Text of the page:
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Through the Cacophony: Enabling Improved Public Health

Solomon, Gina MD, MPH

doi: 10.1097/01.ede.0000339549.57375.9d
Abstracts: ISEE 20th Annual Conference, Pasadena, California, October 12–16, 2008: Plenary Sessions

Senior Scientist, Natural Resources Defense Council.

Abstracts published in Epidemiology have been reviewed by the organizations of Epidemiology. Affliate Societies at whose meetings the abstracts have been accepted for presentation. These abstracts have not undergone review by the Editorial Board of Epidemiology.


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The fundamental purpose of environmental health research is to provide information so that people can make better choices about their health and the environment, and to provide a scientific basis for improved public policy. Scientists and public policy experts are generally focused either on investigating environmental agents, or on investigating diseases. Connecting the ends of the exposure-disease spectrum is the ‘holy grail’ of environmental health research. New scientific tools that better connect “upstream” markers of exposure and biological perturbations with “downstream” health effects are a key area of investigation. Yet these new tools must be deployed on the foundation of a strong public health system.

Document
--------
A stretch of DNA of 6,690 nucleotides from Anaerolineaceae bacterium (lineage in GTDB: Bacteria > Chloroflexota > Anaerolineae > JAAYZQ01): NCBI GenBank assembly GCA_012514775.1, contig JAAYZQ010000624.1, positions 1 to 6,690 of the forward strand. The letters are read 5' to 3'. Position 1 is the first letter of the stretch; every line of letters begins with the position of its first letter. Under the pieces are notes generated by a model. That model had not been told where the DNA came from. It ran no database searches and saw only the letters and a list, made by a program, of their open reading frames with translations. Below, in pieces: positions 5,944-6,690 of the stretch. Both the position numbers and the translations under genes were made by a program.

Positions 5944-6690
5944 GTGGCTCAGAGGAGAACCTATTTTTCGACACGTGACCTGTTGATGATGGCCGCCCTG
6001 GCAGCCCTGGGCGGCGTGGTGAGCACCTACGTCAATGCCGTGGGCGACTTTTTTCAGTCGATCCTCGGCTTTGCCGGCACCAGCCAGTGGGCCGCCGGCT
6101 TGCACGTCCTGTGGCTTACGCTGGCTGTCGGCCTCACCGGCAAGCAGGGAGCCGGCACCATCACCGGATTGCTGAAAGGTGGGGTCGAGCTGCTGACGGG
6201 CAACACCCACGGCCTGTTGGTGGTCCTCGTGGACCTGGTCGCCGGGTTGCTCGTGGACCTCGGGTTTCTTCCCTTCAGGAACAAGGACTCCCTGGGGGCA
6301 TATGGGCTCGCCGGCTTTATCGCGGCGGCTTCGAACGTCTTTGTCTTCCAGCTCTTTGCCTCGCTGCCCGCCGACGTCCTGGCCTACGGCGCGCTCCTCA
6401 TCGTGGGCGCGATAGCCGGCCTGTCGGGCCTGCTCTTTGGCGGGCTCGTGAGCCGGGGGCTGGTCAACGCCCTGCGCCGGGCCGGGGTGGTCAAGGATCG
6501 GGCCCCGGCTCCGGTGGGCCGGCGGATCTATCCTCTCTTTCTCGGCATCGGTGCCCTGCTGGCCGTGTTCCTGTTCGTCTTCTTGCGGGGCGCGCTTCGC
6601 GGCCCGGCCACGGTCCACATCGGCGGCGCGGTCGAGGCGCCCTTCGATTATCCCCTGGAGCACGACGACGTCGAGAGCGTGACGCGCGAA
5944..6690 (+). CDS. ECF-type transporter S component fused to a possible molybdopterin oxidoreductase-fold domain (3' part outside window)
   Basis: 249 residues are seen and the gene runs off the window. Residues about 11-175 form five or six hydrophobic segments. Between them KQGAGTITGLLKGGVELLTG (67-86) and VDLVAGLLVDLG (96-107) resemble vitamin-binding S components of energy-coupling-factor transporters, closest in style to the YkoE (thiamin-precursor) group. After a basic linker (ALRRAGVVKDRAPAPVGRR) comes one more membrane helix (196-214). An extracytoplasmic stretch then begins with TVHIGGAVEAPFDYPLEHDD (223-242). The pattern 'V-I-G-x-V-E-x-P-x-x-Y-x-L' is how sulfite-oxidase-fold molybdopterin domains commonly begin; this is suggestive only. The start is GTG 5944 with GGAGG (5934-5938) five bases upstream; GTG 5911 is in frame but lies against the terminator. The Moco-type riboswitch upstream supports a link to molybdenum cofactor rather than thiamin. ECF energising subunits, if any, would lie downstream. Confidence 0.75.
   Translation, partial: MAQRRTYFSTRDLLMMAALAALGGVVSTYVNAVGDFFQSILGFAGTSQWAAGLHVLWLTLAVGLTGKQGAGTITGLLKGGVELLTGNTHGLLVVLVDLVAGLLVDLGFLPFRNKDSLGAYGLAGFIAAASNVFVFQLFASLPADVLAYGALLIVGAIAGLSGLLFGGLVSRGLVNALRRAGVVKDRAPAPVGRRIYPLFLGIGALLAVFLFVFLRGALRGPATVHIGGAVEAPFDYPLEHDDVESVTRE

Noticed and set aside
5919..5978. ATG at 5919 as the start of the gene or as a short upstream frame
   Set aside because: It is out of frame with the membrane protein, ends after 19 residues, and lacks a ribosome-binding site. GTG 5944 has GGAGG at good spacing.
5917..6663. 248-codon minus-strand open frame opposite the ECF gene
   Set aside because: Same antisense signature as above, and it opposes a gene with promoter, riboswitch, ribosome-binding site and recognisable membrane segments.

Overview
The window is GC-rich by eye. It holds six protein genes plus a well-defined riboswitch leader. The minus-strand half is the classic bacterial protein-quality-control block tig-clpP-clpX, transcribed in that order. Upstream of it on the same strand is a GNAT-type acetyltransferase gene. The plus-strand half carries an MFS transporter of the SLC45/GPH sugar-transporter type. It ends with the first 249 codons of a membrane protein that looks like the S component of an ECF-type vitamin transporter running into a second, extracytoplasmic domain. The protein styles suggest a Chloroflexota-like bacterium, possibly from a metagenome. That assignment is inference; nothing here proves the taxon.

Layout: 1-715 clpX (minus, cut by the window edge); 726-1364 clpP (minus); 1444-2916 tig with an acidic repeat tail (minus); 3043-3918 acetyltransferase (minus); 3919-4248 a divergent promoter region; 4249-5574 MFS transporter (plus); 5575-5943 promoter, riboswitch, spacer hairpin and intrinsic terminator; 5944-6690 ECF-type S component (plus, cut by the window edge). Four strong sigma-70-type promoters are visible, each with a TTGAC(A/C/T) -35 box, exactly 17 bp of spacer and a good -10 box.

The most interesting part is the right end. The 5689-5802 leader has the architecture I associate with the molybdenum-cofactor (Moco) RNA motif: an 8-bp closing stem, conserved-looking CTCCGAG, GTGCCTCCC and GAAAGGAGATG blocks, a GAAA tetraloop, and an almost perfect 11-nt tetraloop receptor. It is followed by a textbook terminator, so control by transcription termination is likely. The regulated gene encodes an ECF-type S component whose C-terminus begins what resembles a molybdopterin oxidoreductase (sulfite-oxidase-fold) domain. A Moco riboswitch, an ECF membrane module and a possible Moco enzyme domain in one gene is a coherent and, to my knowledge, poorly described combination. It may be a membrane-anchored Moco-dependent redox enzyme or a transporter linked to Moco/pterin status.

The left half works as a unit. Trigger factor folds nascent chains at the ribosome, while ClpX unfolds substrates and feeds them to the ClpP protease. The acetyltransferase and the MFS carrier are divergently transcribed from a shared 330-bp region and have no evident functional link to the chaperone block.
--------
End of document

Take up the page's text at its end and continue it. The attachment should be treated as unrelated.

© 2008 Lippincott Williams & Wilkins, Inc.